from the Life
of ‘Abdu’l-Bahá

Commemorating the Centenary of
the Passing of ‘Abdu’l-Bahá
November 28, 1921

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November 23, 2021

It is finished, it is finished

“Fear not, fear not if this Branch be severed from this material world and cast aside its leaves; nay, the leaves thereof shall flourish, for this Branch will grow after it is cut off from this world below; it shall reach the loftiest pinnacles of glory, and it shall bear such fruits as will perfume the world with their fragrance.”

‘Abdu’l-Bahá was feeling the full weight of both His age and His endless responsibilities like an anchor tethered to the deepest ocean. He joked about the ‘hoar hairs’ on His head. His legs had to be massaged regularly to keep His circulation flowing. He suffered from lifelong asthma and from the long-term after-effects of the frost that had blighted His limbs in His youth during His family’s long exile from one country to another in the Middle East, hounded as they were by both the Persian and Ottoman governments.

All His ailments, of which He never complained, were a testament to the harshness of what His long life had been as a prisoner, as a dedicated son to His Father – the Servant of Bahá – and as a lover of an ever-demanding and fractious humanity. Nevertheless, His door was always open to a constant stream of pilgrims seeking illumination and love at His feet, government officials mining the gems of His wisdom, townspeople eager for His advice, the poor massing at the entrance of His home awaiting the gifts of His generosity and tender loving care. Not all people who met the Master saw even a glimmer of the Mystery of God, but all left His presence convinced of His spiritual greatness.

Never a moment was spent in seeing to His own needs, which were few in any case. If the Master saw a poor man ill-dressed for the weather, He would literally give him the very clothes on His back for his comfort. He tended to the sick, no matter how crushing the poverty and squalor in which they lived. Despite His warnings of the impending conflagration, which fell on deaf ears, there was nevertheless a twinkle in His eye. When the bombs were dropping nearby during the Great War, He would gather the family and believers about His feet and tell funny stories until they laughed so much that tears of joy rather than fear would streak their faces.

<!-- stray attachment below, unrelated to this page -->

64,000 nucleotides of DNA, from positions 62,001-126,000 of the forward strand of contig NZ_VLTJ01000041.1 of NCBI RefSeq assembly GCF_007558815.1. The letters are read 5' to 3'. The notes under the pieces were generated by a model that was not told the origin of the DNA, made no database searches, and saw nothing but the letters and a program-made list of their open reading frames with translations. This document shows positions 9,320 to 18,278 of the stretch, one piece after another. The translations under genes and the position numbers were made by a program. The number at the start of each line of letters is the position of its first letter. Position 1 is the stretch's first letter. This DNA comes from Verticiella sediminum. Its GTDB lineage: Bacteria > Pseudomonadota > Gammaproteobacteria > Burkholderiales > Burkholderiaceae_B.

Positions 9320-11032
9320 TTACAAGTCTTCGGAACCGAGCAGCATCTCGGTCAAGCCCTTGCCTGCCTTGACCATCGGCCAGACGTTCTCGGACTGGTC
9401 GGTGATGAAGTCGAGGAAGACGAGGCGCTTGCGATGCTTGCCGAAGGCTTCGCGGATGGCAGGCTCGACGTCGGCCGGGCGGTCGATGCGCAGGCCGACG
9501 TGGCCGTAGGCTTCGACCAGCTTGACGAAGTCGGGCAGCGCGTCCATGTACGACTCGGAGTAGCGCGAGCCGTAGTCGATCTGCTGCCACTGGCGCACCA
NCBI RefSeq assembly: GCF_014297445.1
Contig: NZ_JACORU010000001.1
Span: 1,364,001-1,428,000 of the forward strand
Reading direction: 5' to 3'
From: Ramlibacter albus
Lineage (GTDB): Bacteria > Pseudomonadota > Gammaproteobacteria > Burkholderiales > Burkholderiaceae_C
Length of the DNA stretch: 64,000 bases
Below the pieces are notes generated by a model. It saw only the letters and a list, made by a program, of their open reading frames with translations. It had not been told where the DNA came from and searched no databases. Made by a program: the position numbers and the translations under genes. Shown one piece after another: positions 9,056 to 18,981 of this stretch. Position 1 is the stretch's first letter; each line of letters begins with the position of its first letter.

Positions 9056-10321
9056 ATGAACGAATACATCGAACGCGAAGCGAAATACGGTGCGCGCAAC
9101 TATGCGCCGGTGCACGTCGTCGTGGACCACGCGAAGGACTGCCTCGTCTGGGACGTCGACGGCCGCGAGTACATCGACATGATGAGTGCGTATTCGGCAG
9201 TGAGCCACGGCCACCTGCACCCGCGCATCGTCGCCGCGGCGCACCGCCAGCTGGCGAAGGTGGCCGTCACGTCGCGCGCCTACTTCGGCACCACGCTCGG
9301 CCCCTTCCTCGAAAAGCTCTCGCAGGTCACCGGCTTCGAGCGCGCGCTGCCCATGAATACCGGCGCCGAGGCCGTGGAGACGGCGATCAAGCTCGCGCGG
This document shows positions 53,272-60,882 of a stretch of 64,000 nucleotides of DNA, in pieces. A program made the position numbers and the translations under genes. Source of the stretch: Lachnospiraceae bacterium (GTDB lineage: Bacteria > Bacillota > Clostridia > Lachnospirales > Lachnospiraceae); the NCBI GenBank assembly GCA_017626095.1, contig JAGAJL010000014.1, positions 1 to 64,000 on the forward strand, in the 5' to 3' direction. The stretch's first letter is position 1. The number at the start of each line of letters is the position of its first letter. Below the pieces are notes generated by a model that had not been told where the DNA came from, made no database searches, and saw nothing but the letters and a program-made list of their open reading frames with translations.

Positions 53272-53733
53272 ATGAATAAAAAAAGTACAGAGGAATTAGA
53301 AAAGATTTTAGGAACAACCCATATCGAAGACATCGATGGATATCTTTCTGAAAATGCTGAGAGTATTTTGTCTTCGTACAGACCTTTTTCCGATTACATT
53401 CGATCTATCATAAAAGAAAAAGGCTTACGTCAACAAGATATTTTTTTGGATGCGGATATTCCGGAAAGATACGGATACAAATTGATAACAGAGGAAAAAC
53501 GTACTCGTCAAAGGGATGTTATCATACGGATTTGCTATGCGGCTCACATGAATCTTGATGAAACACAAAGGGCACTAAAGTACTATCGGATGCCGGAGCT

Although in fragile health, ‘Abdu’l-Bahá had boldly embarked on a long three-year voyage spanning from Egypt to Europe, including Switzerland, Austria, Germany, Hungary, France and England, to the United States and Canada. The Master had never spoken publicly before, but with the aid of His translators, He eloquently and passionately expounded on the spiritual reality of humanity and the major tenets of His Father’s faith, a faith that will one day bond humanity towards an advent of justice that no previous religion has had the power to do. He honoured all the religions and their adherents that had previously been revealed as the chapters in one book written by the Hand of God. He transformed people with His all-encompassing love and wisdom. He put food on their table, filled their arms with roses, pressed coins into the hands of the poor and exhorted all to put their faith in God and to embrace the teachings of Bahá’u’lláh. New and long-time Bahá’ís alike drank deep the cup of His spiritual power and love.

One night, Abdu’l-Bahá dreamt of Bahá’u’lláh, who commanded Him to “Destroy this room!” Not long afterwards, the Master was in His garden with His faithful servant, Isma’il Áqá. “I am sick with fatigue,” He said. “Bring two of your oranges for me that I may eat them for your sake.” Once He ate them, He asked for some sweet lemons, but then went to the tree and said, “Nay, but I must gather them with my own hands.” Once He ate the fruit, He asked Isma’il Áqá, “Do you desire anything more?” Then with a sad wave of His hand, He said “Now it is finished, it is finished.”

On 26 November 1921 the Master lay shivering in bed. “Cover me up, I am very cold. Last night I did not sleep well, I felt cold. This is serious, it is the beginning.” The next morning, He felt better and received guests. At 8:00 pm He went to bed, but awoke at 1:15 am, drank some water and stated that He was very warm. Not long after, He told the gathered family He was having trouble breathing. When He was offered something to eat, He looked blissful and said, “You wish me to take food and I am going?” Those were the last words He ever spoke on this earth, following a lifetime of words that elevated spirits to empyrean heights and which were always demonstrated in actions that astounded all with their endless love, generosity and profound understanding of human nature and its inherent spiritual reality.

The family, believers, pilgrims, townspeople and government officials were grieved beyond measure. More than 10,000 people – both high and low and from all religions and various governments – attended the funeral on 29 November 1921 in honour of Him who was and is ‘Abdu’l-Bahá, the Servant of Bahá, Abbás Effendi, the Master, the Mystery of God – the man who had once been, along with His Father and those who followed Bahá’u’lláh – a lowly prisoner who never again saw His beloved country of Iran, but who was a proud citizen of a world He knew would in the future be truly one.

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